Hobby Acronyms and Abbreviations

AAVP – Assault Amphibian Vehicle Personnel

AAVR – Assault Amphibian Vehicle Recovery

Acrylic/Acryl – In modelling terms, acrylic refers to paints with acrylic resin bases and uses water and/or alcohol as the primary reducer (thinner). Another paint type, like “enamels,”  use an oil-based reducer.

AMPS – Armor Modelling and Preservation Society

Ausf – During World War II, this German military term stands for Ausführung, which translates in version or model.

CA – CyanoAcrylate, commonly known as Super Glue

Drybrushing – A painting technique used to emphasise or highlight moulded details. The brush should only be carrying a minute amount of paint, hence the term “drybrush.”

DUKW – An acronym used by the U.S. military during World War II for an amphibious vehicle designed to transport goods and troops over both land and water. The letters in “DUKW” stand for Designed in 1942/ Utility (amphibious)/ All-wheel drive/ Dual rear wheel axles. The DUKW is commonly known as the “Duck” and was extensively used during World War II for amphibious operations.

Enamel – A generic term used to describe model paints which use an oil-based thinner/reducer.

Federal Standard (FS) – A system of standardised US government paint colours. The system was replaced by the AMS-STD-595 by SAE International.

Isopropyl Alcohol (IPA) – Often used as thinner for acrylic model paints. Sometimes abbreviated as “ISO” (not to be confused with International standards Organisation).

Photo Etch (PE) – is a process used to create delicate metal parts with high detail.

Pigments – Finely ground coloured powders which can be applied to models for weathering. These can be applied in a multitude of ways, eg. dry, to simulate dust effects, wet to simulate mud/spatters or mixed with other media for heavier mud.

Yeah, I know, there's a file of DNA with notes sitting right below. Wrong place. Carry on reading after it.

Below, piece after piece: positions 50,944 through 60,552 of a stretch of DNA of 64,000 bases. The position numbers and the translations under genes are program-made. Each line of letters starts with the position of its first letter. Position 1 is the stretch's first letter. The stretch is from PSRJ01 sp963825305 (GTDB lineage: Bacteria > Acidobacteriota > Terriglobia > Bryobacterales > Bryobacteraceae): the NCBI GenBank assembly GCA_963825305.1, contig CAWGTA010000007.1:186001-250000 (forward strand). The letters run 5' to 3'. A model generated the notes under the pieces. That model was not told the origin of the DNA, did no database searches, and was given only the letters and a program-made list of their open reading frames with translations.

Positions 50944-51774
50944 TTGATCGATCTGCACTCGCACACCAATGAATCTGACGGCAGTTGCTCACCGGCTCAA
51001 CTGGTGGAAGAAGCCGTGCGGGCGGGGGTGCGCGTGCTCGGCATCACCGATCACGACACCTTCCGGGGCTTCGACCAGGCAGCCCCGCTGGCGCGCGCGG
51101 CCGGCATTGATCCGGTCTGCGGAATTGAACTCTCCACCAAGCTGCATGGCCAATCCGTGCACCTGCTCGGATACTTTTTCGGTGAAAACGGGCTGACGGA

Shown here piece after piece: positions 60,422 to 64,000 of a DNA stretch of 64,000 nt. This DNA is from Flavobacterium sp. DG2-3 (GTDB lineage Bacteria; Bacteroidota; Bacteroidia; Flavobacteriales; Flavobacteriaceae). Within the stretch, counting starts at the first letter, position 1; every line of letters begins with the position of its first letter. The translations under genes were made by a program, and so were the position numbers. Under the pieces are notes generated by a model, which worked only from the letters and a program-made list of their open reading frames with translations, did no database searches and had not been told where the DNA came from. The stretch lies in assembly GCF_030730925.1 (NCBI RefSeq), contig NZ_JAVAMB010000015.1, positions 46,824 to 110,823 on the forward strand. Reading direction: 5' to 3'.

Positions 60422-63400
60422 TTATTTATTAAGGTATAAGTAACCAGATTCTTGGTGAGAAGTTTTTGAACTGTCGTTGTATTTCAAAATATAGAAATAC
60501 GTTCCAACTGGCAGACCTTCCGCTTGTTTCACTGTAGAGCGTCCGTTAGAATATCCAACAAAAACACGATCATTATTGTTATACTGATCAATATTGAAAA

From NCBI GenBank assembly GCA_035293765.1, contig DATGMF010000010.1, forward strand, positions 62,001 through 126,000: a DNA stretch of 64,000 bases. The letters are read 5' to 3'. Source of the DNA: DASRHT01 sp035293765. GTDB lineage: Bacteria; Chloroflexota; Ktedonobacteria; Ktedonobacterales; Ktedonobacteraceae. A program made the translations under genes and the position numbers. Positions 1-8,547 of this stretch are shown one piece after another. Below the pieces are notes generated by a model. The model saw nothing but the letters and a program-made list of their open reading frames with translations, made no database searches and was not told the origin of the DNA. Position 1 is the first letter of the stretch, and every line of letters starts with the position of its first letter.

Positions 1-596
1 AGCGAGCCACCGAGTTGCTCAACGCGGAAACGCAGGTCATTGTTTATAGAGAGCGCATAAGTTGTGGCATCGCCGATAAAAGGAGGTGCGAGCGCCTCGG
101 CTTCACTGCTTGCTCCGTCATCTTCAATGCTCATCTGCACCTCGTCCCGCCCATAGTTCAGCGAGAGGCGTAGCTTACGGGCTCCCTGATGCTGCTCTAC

Pz.F – WWII German word which stands for Panzerfahrer, which translates to tank driver. In the context of German armored vehicles, it often referred to the crew member responsible for driving the tank. The abbreviation “Pz” generally refers to “Panzer,” meaning “armoured” or “tank,” and “F” stands for “Fahrer,” meaning “driver.”

Pz.Kpfw. – A WWII word which stands for Panzerkampfwagen, which translates to armoured fighting vehicle or tank. This designation was used for German tanks during World War II, followed by a model number and often an “Ausf” designation. For example, “Pz.Kpfw. IV Ausf. H” refers to a specific model and version of the Panzer IV tank.

RAL (Reichsausschuss für Lieferbedingungen) – A committee of the German Reich for Terms and Conditions of Sale – German standards organisation. Often used in relation to German paint codes.

RLM (Reichsluftfahrtministerium) – Reich Air Ministry. Often used in relation to Luftwaffe paint codes.

Sprue – Sometimes referred to as a “tree” or “rack”, this is the framework, predominantly in injection moulded kits, to which a kit’s parts are attached. The sprue is the plastic left over from the moulding process.

Sprue Gate – The point where a part is attached to a sprue (also the point from which molten plastic flows from the sprue channel into a mould cavity to form a part).

Vacform/Vacforming – A moulding process where a sheet of plastic is heated until soft and then drawn over a “negative” mould by means of a vacuum (or negative air pressure) from underneath the mould.

Wash – A wash is a weathering technique consisting of an application of a thinned, usually darker colour, which when applied, settles into crevices and around moulded details to emphasise depth and/or shadowing around those parts.

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